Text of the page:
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The validity and reliability of an instrument to assess children's outdoor play in various locations
journal contributionposted on 2009-09-01, 00:00 authored by Jenny VeitchJenny Veitch, Jo SalmonJo Salmon, Kylie BallKylie Ball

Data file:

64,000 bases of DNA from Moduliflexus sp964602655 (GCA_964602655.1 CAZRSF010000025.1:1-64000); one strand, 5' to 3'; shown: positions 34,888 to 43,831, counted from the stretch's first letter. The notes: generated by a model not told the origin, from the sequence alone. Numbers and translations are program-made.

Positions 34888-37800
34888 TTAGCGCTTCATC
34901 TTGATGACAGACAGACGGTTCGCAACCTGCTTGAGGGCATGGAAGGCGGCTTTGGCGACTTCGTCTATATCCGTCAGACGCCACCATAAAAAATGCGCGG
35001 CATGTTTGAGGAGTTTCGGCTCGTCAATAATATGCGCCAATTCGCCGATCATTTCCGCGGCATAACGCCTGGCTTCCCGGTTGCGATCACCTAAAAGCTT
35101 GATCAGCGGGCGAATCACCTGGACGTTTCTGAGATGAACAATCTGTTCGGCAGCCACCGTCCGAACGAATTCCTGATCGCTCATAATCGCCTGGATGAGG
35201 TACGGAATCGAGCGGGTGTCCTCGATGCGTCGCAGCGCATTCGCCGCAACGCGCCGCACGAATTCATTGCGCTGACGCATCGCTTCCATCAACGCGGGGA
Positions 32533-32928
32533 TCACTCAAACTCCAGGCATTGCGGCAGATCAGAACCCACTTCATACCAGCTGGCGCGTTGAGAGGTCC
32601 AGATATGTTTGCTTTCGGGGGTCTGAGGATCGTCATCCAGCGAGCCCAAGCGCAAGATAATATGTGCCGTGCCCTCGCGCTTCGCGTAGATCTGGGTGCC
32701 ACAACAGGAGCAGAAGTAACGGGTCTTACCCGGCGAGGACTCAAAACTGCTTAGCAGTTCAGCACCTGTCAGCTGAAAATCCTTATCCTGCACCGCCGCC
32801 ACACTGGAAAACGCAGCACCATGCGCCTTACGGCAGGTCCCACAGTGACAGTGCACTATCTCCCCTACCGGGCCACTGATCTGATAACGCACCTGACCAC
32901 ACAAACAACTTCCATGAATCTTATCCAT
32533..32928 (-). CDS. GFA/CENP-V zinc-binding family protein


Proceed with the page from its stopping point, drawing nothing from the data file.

The aim of this study was to develop and test the reliability and validity of survey items that examine the frequency with which primary school-aged children play in particular outdoor locations. Parents reported the number of days their child spent playing in specified outdoor locations (i.e., yard at home, own street/court/footpath, and park/playground) out-of-school hours on weekdays and weekend days during a typical week. To test the reliability of these items, the survey was administered on two occasions, 2 weeks apart, to a sample of 53 parents of children attending primary schools located in metropolitan Melbourne. The validity study involved the completion of a log book by 46 parents of primary school children over a 1-week period. Two weeks later, the same sample of parents completed the survey items. The test–retest reliability of individual items was determined using intra-class correlation coefficients (ICC). The kappa statistic and percent agreement between responses were used to assess validity by comparing the information provided in the log book with that provided in the survey. Results from the two studies suggest that the survey was generally a reliable and valid instrument for assessing the frequency with which children play in particular locations especially at home or in the street. Evidence of the reliability and validity of items assessing where children play is novel and important considering the need to promote children's physical activity in a variety of settings.